Contributions to Diversity
In the last few years, Minnesota has been consistently voted one of the best states to live in, a great state to raise a family, a wonderful place to explore the arts and environment, accolades that hide the reality that Minnesota is also one of the worst states for racial disparities in housing, education, and employment. This is the environment that shapes how my students think about themselves and the world, an environment that is far from my own upbringing. As I have explored my own privilege in university situations from Washington to Ohio to Nebraska to North Dakota to the northern suburbs of Minneapolis, I have needed to learn how to approach racial and class diversity as my students’ lived experiences, that their challenges are not simply lenses to our studies, but entirely the foundation of our work in the classroom.
My students are Liberian refugees, part of the second-largest Liberian population in the United States. My students are Hmong, the largest Hmong population in the country. My students are Somali, the largest population outside Somalia. They are Native American; they are African-American. In my work with the W.H. Thompson Scholars at the University of Nebraska-Lincoln, a learning community of first-generation and low-income students, I learned that the educational needs of this community are different from traditional students; in particular, these students view community differently and they struggle with the responsibilities they feel to their families at home. I see this in my students’ lived experiences every day. Adapting my place-conscious pedagogy, doing more work into suburban place pedagogy has proved a necessary link between the rural/urban divide of my Nebraska students and the racial/class divides of my Twin Cities students: creating courses that recognize their specific knowledge as valuable is the beginning of diversity in my classroom.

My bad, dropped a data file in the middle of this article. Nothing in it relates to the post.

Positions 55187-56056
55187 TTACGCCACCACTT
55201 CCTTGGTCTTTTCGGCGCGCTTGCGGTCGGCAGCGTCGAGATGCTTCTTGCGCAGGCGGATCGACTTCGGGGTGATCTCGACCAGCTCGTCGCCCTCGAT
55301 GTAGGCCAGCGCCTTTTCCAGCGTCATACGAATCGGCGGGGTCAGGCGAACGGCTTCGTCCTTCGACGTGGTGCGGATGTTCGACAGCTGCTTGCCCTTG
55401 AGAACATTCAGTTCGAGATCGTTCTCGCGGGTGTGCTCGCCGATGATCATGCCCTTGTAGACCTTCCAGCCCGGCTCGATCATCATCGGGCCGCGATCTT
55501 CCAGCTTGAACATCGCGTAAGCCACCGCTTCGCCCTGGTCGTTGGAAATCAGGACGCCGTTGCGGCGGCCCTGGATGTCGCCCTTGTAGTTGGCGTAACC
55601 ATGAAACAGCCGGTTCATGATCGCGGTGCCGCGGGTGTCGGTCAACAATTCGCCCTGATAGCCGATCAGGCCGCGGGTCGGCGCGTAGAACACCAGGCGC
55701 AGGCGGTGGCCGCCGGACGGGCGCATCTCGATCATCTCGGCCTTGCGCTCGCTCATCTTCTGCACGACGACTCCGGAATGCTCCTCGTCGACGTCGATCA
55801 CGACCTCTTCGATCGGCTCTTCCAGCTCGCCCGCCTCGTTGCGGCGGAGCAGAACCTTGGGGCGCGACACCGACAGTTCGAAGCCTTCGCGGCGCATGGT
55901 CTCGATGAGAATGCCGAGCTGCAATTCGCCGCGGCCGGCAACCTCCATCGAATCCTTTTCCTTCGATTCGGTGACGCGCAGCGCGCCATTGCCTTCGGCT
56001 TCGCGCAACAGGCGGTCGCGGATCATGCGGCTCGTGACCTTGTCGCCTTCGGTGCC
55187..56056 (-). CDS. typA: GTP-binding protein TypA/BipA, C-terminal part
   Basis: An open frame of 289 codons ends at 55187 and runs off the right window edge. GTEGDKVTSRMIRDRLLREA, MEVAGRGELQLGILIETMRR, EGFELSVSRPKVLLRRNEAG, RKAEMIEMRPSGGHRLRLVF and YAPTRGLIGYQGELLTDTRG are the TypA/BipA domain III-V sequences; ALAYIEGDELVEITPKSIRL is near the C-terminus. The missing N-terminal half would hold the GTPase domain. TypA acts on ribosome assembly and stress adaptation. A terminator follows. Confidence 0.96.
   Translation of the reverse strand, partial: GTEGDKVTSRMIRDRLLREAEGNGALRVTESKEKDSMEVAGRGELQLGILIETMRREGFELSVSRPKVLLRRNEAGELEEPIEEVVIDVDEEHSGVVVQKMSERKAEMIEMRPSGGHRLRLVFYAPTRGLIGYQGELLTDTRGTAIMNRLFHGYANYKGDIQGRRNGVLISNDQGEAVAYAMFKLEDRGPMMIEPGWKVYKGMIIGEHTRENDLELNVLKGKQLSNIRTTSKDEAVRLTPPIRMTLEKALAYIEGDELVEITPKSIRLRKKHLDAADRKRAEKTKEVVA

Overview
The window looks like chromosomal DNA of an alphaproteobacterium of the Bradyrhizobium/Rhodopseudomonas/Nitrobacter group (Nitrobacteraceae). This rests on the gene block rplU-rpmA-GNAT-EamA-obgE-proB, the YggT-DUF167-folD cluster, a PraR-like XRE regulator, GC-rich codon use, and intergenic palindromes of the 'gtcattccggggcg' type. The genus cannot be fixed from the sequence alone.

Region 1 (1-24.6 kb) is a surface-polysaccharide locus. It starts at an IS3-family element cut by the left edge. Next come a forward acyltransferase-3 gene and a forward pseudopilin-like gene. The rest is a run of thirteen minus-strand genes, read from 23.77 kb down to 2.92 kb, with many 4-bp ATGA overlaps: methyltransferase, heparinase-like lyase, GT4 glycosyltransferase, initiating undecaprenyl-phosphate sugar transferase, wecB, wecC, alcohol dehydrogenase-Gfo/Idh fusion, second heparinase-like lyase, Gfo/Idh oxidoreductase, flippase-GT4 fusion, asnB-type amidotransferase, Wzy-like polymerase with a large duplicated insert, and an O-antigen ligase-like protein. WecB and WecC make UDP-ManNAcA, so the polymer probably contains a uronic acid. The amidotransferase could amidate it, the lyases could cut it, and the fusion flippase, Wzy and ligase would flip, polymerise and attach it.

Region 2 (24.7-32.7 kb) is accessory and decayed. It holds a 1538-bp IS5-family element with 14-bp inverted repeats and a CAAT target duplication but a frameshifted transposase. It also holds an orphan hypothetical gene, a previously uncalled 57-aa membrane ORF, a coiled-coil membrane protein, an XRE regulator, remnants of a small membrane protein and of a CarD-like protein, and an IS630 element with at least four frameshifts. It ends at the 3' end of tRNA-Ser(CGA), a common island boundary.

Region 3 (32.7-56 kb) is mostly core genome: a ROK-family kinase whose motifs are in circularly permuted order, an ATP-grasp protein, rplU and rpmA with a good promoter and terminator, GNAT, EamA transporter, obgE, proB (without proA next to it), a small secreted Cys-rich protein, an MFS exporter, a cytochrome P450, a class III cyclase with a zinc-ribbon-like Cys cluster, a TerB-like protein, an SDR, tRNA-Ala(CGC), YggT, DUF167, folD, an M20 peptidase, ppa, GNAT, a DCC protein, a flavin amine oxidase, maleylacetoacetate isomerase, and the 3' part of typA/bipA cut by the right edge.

With racial tensions currently elevated, locally and nationally, my students feel particularly vulnerable. And yet, my Muslim students are particularly positioned to advocate to the administration for prayer space at NHCC; my Hmong students know the roadblocks to preserving the Hmong language and traditions; my north Minneapolis students know the reality of food deserts. As place-conscious pedagogy is at the heart of actively valuing my students’ experiences as essential and inextricable from what we discuss in class, my goal has become to reinforce the value of their place, their personal experiences, and inherent knowledge as a strong foundation for their voices: their place is an asset, not a drawback. This will lead them to reaching the outer aspects of place-conscious pedagogy, which is active citizenship and action. My classes end with action, a deliberate move to reinforce that they can make a difference and effect change, even on a local level. I remind them that in 2016, Minnesota elected the first Somali-American woman, Ilhan Omar, to state office; this fall, one of my Somali girls took the initiative to contact Omar for an interview for her project.
Teaching diverse texts takes on new meaning when my students come into our literature class after reading Joy Castro’s novel Hell or High Water and tell me they’ve never read a book with a Latina protagonist. Kao Kalia Yang’s memoir The Latehomecomer, about growing up Hmong in St. Paul, is, for many of my students, the first book they’ve ever read by someone who has experiences like them. But diversity in the classroom is more than texts by writers of color: it also means shifting the classroom structure so no one voice is privileged, not even mine, so that my students have the opportunity to steer our discussions on the strength of their experiences, knowledge, and world view. Diversity means that moment where three nineteen-year-old single mothers, one white, one Hmong, and one Latina, can come to common ground. When we talk about literacy and who has the power to decide whether someone is literate or not, my student D. quietly shares, in broken English and a thick Liberian accent, that she speaks five languages. Our discussions of place and power give them vocabulary for their lived experiences, valued knowledge that becomes power and a path forward.